Dr. William Paul Simmons

Gender and Women's Studies; The Honors College

Dr. Simmons is Associate Professor in Gender and Women's Studies and Honors Interdisciplinary Faculty at the University of Arizona. His research is highly interdisciplinary; employing theoretical, legal, and empirical methods to study social justice and human rights issues. 
 
His recent book, Human Rights Law and the Marginalized Other (Cambridge UP, 2011) examines the potential for reinvigorating human rights law from the perspectives of marginalized peoples. It included in-depth analyses of a wide range of cases such as indigenous rights in Canada, the headscarf affairs in France and Turkey, the right to mental health in The Gambia, and the rights of adivasis confronting the building of the Sardar Sarovar dam in India. 
 
From 2008 to 2010 Dr. Simmons mentored Chinese human rights professors and activists in interdisciplinary research methodologies as part of a joint initiative of the Raoul Wallenberg Institute in Sweden and the Norwegian Centre for Human Rights. This project resulted in a book that he co-edited with Todd Landman and Rhona Smith entitled Human Rights in Our Time: Multidisciplinary Perspectives (originally published in Chinese).  
 
With Carol Mueller he has edited Localizing Human Rights: The U.S.-Mexico Experience (forthcoming from Penn).  With Michelle Téllez, he has researched sexual violence against migrant women and children.  He has also published two law review articles and a book chapter on the femicides in Ciudad Juárez, Mexico. And, in November 2010, he was invited to give presentations and engage in high-level talks with the Rafto Symposium in Bergen, Norway at the occasion of awarding Bishop Vera of Saltillo, Mexico the Rafto Human Rights Prize.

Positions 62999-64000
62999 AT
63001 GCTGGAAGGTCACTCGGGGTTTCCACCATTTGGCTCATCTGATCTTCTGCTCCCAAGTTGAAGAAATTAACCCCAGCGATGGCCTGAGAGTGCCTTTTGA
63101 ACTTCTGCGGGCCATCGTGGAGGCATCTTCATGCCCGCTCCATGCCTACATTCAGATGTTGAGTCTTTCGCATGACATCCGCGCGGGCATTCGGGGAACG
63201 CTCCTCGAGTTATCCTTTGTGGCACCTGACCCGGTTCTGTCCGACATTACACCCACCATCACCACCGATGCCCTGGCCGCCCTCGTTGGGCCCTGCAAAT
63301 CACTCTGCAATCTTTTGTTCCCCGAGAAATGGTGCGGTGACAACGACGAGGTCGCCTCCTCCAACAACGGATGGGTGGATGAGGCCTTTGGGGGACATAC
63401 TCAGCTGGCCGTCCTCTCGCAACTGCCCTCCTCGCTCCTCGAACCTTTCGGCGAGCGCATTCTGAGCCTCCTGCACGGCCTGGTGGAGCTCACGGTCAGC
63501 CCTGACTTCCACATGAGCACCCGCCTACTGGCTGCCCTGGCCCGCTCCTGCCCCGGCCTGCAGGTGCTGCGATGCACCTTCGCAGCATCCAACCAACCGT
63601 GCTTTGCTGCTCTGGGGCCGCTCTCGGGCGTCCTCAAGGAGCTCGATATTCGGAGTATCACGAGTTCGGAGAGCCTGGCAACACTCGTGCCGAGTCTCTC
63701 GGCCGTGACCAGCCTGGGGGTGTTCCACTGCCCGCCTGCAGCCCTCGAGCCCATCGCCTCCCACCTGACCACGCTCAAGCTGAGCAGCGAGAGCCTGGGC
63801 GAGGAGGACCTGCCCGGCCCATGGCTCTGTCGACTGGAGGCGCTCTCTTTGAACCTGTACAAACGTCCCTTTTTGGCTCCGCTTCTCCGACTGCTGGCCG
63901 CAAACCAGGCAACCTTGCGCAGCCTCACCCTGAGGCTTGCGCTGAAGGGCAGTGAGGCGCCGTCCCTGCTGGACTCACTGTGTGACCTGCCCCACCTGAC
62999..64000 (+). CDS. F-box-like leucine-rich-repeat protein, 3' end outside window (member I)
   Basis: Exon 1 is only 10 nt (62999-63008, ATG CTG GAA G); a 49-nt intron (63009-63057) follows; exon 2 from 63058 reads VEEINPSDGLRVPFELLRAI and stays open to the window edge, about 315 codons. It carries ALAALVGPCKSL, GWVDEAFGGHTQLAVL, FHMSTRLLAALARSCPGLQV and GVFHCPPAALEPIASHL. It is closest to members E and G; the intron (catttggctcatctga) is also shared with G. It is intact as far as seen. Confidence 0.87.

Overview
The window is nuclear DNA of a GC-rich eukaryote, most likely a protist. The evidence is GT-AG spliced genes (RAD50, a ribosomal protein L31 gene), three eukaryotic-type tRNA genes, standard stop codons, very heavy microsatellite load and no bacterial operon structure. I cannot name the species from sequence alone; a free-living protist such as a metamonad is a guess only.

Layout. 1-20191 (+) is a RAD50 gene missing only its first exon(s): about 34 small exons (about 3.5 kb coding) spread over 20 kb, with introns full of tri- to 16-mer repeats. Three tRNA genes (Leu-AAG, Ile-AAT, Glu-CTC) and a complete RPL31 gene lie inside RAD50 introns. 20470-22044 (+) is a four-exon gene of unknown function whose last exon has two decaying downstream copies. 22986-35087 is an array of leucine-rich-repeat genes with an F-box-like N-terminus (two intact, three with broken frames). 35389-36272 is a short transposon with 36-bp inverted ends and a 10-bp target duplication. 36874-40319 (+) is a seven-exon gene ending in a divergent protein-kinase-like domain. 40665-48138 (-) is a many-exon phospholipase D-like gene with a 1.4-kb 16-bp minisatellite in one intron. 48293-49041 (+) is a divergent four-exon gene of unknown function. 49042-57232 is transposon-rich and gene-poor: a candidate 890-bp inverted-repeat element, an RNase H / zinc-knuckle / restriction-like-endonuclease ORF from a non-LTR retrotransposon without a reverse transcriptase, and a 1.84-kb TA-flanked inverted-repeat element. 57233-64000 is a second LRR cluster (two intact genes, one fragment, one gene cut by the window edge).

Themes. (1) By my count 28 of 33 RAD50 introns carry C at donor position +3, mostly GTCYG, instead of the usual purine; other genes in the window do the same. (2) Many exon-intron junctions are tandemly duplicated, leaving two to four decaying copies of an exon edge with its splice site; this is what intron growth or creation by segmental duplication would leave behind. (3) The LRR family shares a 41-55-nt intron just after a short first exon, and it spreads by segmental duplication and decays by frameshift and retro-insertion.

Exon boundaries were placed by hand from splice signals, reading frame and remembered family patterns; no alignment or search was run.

He has served as a consultant on human rights and social justice issues in The Gambia (West Africa), China, Mexico and the United States.  While at Arizona State University, Dr. Simmons led the development and implementation of an innovative MA program in Social Justice and Human Rights that features a community-embedded, globally engaged, and learner-centered curriculum.  He was also the lead coordinator of his campus’ signature annual Border Justice event as well as the organizer of numerous other social justice symposia.